The Massachusetts Noncompetition Agreement Act (see link, at Section 24L) (“MNAA”) effective October 1, 2018, places new restrictions on the length and applicability of non-compete agreements between employers and employees who work within the state of Massachusetts. (Note that the law defines employees to include independent contractors.) Post-termination non-competes are prohibited for (1) non-exempt employees, (2) employees who are terminated without cause (including as a result of a layoff), (3) interns and (4) minors. Continue Reading

Hot air from ACAS on the UK heat wave

If you have been one of the many wilting at work in the Great British Heatwave of 2018 (or what I believe many other countries just call “summer”), panic not – Acas has issued new guidance to help ease your working day.

Or not. Including such gems as “check with your local train company” to see if the hot weather will affect your journey to work, and the priceless “if you have air conditioning, switch it on”, it is hard to believe that any of these recommendations will revolutionise anyone’s heat wave experience, or that there are employers out there who won’t have taken these steps anyway to protect their staff as a matter of course. Besides, my local train company has no need at all of hot weather as a pretext to “affect my journey to work”.

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Social Security Administration to Resume Social Security Mismatch Letter Notification Program in 2019 (US)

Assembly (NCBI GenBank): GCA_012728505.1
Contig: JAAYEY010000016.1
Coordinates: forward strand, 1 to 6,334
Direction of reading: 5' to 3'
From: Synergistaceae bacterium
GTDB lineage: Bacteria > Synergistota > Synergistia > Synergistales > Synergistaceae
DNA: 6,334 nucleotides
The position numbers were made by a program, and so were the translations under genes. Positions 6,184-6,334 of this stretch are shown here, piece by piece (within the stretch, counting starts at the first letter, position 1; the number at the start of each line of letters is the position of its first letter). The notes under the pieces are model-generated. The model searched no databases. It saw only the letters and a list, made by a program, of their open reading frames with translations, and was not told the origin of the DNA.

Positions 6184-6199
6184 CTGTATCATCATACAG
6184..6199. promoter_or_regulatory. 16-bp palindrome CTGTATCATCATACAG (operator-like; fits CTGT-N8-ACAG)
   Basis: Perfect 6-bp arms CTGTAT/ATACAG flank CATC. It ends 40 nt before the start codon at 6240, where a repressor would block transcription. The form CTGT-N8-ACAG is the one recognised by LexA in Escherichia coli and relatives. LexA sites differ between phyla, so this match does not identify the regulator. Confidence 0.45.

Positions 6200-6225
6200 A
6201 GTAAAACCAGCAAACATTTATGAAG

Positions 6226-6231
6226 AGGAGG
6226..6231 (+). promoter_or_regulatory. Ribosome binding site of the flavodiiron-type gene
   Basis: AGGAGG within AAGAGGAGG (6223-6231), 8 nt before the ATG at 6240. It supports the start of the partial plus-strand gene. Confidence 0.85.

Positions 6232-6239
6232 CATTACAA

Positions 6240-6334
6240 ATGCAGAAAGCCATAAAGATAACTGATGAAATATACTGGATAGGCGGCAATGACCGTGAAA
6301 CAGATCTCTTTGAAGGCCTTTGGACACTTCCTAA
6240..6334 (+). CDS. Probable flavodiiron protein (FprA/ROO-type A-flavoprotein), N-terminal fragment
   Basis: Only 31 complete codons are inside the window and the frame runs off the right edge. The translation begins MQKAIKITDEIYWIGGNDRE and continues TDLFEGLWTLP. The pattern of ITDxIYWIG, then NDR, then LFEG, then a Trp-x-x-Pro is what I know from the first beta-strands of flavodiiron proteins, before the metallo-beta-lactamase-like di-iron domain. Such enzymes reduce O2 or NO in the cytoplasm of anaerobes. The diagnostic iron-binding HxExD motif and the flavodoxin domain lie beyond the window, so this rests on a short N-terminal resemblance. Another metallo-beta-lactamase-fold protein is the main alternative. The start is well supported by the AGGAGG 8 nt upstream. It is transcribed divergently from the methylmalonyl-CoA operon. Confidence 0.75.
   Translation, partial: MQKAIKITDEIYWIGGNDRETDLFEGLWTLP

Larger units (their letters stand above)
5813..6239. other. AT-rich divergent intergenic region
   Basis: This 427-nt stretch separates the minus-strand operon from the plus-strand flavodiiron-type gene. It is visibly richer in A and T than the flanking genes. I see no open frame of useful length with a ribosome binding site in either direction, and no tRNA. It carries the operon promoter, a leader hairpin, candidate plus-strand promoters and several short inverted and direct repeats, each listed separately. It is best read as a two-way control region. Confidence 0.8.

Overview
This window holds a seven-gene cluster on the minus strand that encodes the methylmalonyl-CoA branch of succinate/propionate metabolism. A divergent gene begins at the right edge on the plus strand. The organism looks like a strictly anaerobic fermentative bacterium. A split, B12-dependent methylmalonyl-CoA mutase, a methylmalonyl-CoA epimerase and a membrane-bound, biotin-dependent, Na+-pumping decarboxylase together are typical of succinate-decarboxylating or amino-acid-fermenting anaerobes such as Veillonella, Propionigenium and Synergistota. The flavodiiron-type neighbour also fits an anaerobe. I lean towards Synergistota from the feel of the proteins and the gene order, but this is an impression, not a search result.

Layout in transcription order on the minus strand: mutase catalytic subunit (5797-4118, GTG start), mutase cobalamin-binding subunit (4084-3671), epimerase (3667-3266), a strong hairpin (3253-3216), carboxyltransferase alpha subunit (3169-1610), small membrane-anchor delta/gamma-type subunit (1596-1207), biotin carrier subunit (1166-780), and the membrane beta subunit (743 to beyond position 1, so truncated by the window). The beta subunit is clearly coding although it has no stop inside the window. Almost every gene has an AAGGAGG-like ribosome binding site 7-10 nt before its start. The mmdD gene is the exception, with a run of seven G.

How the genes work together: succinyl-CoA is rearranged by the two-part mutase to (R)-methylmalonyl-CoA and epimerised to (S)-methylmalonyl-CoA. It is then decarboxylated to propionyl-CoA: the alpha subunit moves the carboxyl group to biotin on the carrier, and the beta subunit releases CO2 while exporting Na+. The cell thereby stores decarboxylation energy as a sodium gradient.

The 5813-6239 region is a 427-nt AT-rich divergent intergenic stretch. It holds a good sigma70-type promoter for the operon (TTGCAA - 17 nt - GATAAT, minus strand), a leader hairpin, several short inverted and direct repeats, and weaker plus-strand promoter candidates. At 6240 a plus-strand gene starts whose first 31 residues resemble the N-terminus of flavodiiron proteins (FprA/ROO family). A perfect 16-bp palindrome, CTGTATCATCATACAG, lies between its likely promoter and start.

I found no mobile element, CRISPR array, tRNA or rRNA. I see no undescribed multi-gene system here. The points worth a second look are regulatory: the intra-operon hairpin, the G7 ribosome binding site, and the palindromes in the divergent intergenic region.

The Social Security Administration (“SSA”) recently announced that in 2019, it will restart its mismatch letter notification program.  Through “mismatch” letters, formally titled “Employer Correction Requests,” the SSA notifies employers that the social security number (“SSN”) and name reported for one or more employees does not match SSA records.  These notification letters advise employers that a SSN mismatch is not an assumption of SSN falsification or other misconduct.  Mismatches can be caused by typographical errors, unreported name changes, incomplete records, or SSN misuse.  In any event, employers who receive such letters must act promptly and are advised to document the steps taken to resolve the discrepancy.  Continue Reading

Upcoming NLRB Developments Should Significantly Affect Employer Property Rights and the Processing of Unfair Labor Practice Charges (US)

Over the last week, the National Labor Relations Board has sent signals that it will significantly change how it addresses certain employer property rights and processes unfair labor practice charges. Although these developments concern relatively nuanced issues, they likely will affect both union and non-union employers in important ways. Continue Reading

Practical Guide to the GDPR – Part 8

Part 7 of this series looked at how far an employer might be exposed if employees whose images were used in internal or external marketing or other corporate communications then withdraw their consent to that processing.

Our Global IP and Technology team has now provided some useful further thoughts on this risk, accepting that the practical import of the new law in this area remains unclear, but offering some guidance in the meantime.

Essentially, the team recommends that you make your use of the employees’ images the subject of free-standing contracts to run in parallel with the employment relationship. So what would that separate contract look like? Remember that GDPR consent must be “freely-given, specific, informed and unambiguous”, so ideally it would:-